Two Marys searched for Jesus to pay respectsPublished 1:11pm Monday, April 16, 2012
I hope you had a blessed Easter! For me, Easter always brings back special memories. I remember “going downtown” in Columbia, South Carolina on a bus with my mother and two brothers. As my mother shopped, a sales clerk would usually ask, “May I help you?” To which my mother would usually reply, “Just looking. Thank you.”
At our Easter Sunrise Worship Service at First Presbyterian Church we started Easter morning by looking at the above text. In his commentary on the Gospel of Matthew, Paul Beasley-Murray reminds us that the two Marys early that first Easter Sunday symbolize blind devotion. They undoubtedly loved Jesus, but they had no expectation of him being alive that morning! They simply went to look and pay their respects to Jesus.
The same thing happened at the crucifixion. According to the Gospel of Matthew 27:55-56, many women, including Mary Magdalene and Mary the mother of James and Joses, were there at the crucifixion. They were looking upon Jesus, but what did they learn?
Beasley-Murray: “In some ways the two Marys represent a good number of people today who Sunday by Sunday go to church. It would not be true to say that they go to church purely out of habit. It is devotion that takes them to church. They would say that they love Jesus, and they probably do. But they have no expectations of him (emphasis mine)! They would not put it this way, but nevertheless, to all intents and purposes, as far as they are concerned, Jesus is still in his tomb – or, if not in his tomb, then he is shut up in his church. In worshipping Jesus on Sunday mornings they are in effect politely paying him their respects.”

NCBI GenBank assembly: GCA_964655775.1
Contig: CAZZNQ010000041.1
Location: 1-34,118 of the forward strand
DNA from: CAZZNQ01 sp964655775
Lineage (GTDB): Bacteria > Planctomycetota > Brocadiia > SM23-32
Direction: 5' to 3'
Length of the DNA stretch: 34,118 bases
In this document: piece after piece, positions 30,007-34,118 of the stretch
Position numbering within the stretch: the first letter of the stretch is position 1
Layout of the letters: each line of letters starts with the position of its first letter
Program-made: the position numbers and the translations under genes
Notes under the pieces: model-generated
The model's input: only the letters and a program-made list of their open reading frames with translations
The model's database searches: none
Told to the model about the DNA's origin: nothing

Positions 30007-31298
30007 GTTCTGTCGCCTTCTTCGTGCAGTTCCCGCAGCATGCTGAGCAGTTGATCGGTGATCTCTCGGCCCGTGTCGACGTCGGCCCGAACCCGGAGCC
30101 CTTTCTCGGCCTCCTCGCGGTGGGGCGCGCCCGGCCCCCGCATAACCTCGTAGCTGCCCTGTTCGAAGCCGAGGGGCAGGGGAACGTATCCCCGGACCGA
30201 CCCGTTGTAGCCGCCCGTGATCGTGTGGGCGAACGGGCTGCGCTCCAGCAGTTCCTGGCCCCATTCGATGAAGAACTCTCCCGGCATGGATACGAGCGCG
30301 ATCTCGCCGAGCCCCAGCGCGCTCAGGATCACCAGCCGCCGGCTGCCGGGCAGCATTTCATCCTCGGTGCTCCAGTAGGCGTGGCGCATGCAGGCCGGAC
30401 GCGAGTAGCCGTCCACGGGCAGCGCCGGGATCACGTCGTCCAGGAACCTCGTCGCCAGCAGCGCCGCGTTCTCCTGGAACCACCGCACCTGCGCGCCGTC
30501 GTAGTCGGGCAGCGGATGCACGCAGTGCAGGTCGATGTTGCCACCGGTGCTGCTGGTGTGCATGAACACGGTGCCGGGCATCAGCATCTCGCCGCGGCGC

Beasley -Murray continues: “Somehow a shift needs to take place in their understanding, and maybe ours. Looking is not enough (emphasis mine). Understanding, comprehension, is needed. The Apostle Paul wrote to the Ephesians, “18 Having the eyes of your hearts enlightened, that you may know what is the hope to which he has called you, what are the riches of his glorious inheritance in the saints, 19 and what is the immeasurable greatness of his power toward us who believe, according to the working of his great might 20 that he worked in Christ when he raised him from the dead and seated him at his right hand in the heavenly places” (Ephesians 1:18-20 ESV).
Again, Beasley-Murray, “If the resurrection is to mean anything at all for us today, then we must understand that Christ’s resurrection power is not buried in some time capsule, but rather is available to us today!” So we have enlightenment, that is, comprehension, which leads to expectation, which leads to Christ’s power working in and through us!
Prayer: O Lord God, may you enlighten us as we gaze upon the empty grave. May we be vessels in and through which the immeasurable greatness of Christ’s resurrection power works, all for your glory! We pray in Jesus’ precious name. Amen.
*Source: The Message of the Resurrection, pages 47-48, by Paul Beasley-Murray from The Bible Speaks Today commentary series.
Pastor Jim Thorpe
First Presbyterian Church